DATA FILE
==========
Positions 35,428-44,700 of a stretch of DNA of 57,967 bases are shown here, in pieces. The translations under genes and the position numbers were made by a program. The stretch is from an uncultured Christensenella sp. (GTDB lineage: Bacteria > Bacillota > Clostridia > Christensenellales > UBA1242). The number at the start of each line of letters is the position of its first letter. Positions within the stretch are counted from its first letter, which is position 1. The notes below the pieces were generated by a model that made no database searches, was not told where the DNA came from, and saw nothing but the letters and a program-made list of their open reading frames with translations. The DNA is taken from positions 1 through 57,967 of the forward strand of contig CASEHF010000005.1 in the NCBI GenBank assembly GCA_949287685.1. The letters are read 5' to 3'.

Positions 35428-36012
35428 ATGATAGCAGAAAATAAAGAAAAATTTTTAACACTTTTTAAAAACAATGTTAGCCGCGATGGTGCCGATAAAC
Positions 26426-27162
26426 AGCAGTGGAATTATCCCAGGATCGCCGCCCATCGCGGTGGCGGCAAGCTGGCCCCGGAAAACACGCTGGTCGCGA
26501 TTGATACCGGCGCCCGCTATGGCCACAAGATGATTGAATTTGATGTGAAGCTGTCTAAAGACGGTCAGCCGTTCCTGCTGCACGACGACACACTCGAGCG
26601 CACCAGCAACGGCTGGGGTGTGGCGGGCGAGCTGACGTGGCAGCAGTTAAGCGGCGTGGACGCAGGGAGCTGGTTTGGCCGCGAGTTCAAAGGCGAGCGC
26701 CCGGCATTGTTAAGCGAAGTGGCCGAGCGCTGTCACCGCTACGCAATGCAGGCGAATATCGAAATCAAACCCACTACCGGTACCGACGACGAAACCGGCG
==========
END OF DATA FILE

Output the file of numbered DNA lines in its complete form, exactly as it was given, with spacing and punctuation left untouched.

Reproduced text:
Positions 35,428-44,700 of a stretch of DNA of 57,967 bases are shown here, in pieces. The translations under genes and the position numbers were made by a program. The stretch is from an uncultured Christensenella sp. (GTDB lineage: Bacteria > Bacillota > Clostridia > Christensenellales > UBA1242). The number at the start of each line of letters is the position of its first letter. Positions within the stretch are counted from its first letter, which is position 1. The notes below the pieces were generated by a model that made no database searches, was not told where the DNA came from, and saw nothing but the letters and a program-made list of their open reading frames with translations. The DNA is taken from positions 1 through 57,967 of the forward strand of contig CASEHF010000005.1 in the NCBI GenBank assembly GCA_949287685.1. The letters are read 5' to 3'.

Positions 35428-36012
35428 ATGATAGCAGAAAATAAAGAAAAATTTTTAACACTTTTTAAAAACAATGTTAGCCGCGATGGTGCCGATAAAC
Positions 26426-27162
26426 AGCAGTGGAATTATCCCAGGATCGCCGCCCATCGCGGTGGCGGCAAGCTGGCCCCGGAAAACACGCTGGTCGCGA
26501 TTGATACCGGCGCCCGCTATGGCCACAAGATGATTGAATTTGATGTGAAGCTGTCTAAAGACGGTCAGCCGTTCCTGCTGCACGACGACACACTCGAGCG
26601 CACCAGCAACGGCTGGGGTGTGGCGGGCGAGCTGACGTGGCAGCAGTTAAGCGGCGTGGACGCAGGGAGCTGGTTTGGCCGCGAGTTCAAAGGCGAGCGC
26701 CCGGCATTGTTAAGCGAAGTGGCCGAGCGCTGTCACCGCTACGCAATGCAGGCGAATATCGAAATCAAACCCACTACCGGTACCGACGACGAAACCGGCG